Significance and Use
Tests in Orthogonal Directions—The flatjack most accurately determines the stress parallel to the long axis of the adit, because this stress is the least affected by the presence of the opening. (The other tangential stress is highly concentrated.) In addition, if the adit is in a stress field where one of the stresses is significantly larger than the others (3 or 4 times), certain locations in the adit may be in very low compressive or even tensile stress. Flatjack tests in these locations can give anomalous and misleading results. Because of these factors, the test adit should have at least two, and preferably three, long (at least 4 to 5 times the diameter), straight sections at about 90° to each other. Testing should be distributed evenly in all three sections to provide redundant data and, if results in one section are anomalous, to allow the program to produce sufficient usable data.
Note 1—Not withstanding the statements on precision and bias contained in this test method; the precision of this test method is dependent on the competence of the personnel performing it, and the suitability of the equipment and facilities used. Agencies that meet the criteria of Practice D 3740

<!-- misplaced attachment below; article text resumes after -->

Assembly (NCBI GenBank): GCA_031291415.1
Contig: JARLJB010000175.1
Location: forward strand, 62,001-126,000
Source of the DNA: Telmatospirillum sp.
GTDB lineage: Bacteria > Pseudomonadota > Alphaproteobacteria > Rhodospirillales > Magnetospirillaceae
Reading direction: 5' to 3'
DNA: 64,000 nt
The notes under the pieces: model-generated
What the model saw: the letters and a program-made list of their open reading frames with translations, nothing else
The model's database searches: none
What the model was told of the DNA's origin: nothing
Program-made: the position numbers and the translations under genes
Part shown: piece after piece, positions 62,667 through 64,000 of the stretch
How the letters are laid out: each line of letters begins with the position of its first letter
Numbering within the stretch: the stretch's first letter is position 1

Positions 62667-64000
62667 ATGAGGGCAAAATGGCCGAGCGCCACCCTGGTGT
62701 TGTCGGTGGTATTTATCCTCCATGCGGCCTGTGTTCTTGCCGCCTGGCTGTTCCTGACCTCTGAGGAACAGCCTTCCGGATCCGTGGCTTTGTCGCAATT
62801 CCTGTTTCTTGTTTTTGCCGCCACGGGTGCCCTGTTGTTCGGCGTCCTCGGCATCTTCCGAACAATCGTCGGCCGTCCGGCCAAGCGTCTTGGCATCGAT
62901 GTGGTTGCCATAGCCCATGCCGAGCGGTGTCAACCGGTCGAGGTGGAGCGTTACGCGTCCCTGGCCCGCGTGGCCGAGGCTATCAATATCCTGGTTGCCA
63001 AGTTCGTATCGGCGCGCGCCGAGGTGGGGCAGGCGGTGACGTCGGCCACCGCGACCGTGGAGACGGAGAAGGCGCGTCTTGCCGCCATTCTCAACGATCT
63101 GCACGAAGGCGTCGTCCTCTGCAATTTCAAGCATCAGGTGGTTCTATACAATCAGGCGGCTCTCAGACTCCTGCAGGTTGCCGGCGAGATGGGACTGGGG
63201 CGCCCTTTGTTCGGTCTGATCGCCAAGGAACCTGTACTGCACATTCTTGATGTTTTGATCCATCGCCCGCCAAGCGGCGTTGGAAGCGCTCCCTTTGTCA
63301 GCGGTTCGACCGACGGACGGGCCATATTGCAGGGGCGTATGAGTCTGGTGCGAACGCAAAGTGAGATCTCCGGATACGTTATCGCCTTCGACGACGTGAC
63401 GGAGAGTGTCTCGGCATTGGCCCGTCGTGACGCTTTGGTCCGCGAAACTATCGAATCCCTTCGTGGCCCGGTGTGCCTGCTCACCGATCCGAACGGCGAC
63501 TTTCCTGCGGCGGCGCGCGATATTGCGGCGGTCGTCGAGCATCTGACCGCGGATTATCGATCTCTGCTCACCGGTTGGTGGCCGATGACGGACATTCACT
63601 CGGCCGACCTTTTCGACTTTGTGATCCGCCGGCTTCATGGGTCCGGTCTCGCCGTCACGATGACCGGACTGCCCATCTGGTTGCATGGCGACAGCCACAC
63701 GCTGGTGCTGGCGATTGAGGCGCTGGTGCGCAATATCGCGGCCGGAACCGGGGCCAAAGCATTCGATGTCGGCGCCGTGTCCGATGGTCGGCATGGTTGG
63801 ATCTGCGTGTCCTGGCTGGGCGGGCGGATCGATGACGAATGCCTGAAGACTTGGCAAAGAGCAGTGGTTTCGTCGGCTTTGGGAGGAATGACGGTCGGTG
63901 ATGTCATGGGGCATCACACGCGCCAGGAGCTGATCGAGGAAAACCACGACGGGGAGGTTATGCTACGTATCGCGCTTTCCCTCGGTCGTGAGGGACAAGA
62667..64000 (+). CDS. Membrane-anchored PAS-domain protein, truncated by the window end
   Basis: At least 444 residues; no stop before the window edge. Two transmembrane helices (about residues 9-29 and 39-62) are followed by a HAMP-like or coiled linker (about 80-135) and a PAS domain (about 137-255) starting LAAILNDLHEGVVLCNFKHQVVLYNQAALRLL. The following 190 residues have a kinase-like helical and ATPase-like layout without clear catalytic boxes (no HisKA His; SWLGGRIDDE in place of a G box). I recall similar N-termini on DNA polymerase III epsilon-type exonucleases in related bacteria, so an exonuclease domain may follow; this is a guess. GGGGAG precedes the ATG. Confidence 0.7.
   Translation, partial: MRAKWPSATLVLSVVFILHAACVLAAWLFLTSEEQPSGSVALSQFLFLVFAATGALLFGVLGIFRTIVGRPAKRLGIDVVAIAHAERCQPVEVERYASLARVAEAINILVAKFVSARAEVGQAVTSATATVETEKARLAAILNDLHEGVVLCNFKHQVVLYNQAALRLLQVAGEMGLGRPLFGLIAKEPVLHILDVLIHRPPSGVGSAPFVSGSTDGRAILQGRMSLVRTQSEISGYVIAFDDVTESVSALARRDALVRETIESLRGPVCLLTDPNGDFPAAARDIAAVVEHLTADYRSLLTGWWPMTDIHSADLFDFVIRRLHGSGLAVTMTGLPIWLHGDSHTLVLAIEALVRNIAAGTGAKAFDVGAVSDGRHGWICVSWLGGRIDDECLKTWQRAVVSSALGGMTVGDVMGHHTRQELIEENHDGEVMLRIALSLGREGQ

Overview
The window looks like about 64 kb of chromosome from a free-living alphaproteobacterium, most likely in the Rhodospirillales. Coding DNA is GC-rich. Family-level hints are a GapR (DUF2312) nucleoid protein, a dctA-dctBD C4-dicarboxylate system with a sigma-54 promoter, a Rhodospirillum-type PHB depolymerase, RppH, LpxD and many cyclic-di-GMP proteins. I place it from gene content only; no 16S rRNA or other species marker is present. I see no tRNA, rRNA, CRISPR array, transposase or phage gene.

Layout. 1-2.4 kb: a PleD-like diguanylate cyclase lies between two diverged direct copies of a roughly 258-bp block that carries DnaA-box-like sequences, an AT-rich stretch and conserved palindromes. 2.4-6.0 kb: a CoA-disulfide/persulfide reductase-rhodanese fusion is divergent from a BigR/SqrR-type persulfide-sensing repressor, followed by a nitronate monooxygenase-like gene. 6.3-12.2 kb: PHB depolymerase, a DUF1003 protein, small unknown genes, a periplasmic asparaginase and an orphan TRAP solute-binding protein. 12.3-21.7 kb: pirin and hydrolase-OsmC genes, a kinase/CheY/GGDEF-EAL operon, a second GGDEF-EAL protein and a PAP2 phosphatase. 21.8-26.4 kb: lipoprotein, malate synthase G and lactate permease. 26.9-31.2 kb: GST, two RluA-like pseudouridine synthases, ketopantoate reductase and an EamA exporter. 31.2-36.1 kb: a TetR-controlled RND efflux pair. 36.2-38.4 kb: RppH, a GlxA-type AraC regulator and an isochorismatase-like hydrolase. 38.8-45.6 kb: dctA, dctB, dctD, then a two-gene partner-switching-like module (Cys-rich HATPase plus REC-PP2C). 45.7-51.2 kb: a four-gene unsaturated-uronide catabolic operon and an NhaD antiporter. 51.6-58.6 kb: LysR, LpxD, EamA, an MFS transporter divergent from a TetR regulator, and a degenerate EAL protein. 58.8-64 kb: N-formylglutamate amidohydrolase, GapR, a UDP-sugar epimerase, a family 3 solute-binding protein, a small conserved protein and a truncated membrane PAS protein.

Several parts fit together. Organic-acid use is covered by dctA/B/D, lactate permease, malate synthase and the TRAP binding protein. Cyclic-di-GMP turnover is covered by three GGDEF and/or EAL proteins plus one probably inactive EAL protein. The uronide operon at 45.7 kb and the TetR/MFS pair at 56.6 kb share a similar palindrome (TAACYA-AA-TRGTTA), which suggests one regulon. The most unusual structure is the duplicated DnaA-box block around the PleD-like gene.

1.1 The flatjack test measures stress at a rock surface. The modulus of deformation and the long-term deformational properties (creep) may also be evaluated.
1.2 All observed and calculated values shall conform to the guidelines for significant digits and rounding established in Practice D 6026.
1.2.1 The method used to specifiy how data are collected, calculated, or recorded in this standard is not directly related to the accuracy to which the data can be applied in design or other uses, or both. How one applies the results obtained using this standard is beyond its scope.
1.3 LimitationThe flatjack test measures the average stress normal to the surface of the test chamber. Undisturbed stress levels must be determined by theoretical interpretations of these data.
1.4 Assumptions and Factors Influencing the Data
1.4.1 The stress relief is assumed to be an elastic, reversible process. In nonhomogeneous or highly fractured materials, this may not be completely true.
1.4.2 The equations assume that the rock mass is isotropic and homogeneous. Anisotropic effects may be estimated by testing in different orientations.
1.4.3 The flatjack is assumed to be 100 % efficient. The design and size requirements of were determined to satisfy this requirement to within a few percent.
1.4.4 The jack is assumed to be aligned with the principal stresses on the surface of the opening. Shear stresses are not canceled by jack pressure. Orientating the tests in three directions in each plane tested prevents the misalignment from being excessive for at least one of the tests.
1.5 The values stated in inch-pound units are to be regarded as the standard.
This standard does not purport to address all of the safety concerns, if any, associated with its use. It is the responsibility of the user of this standard to establish appropriate safety and health practices and determine the applicability of regulatory requirements prior to use.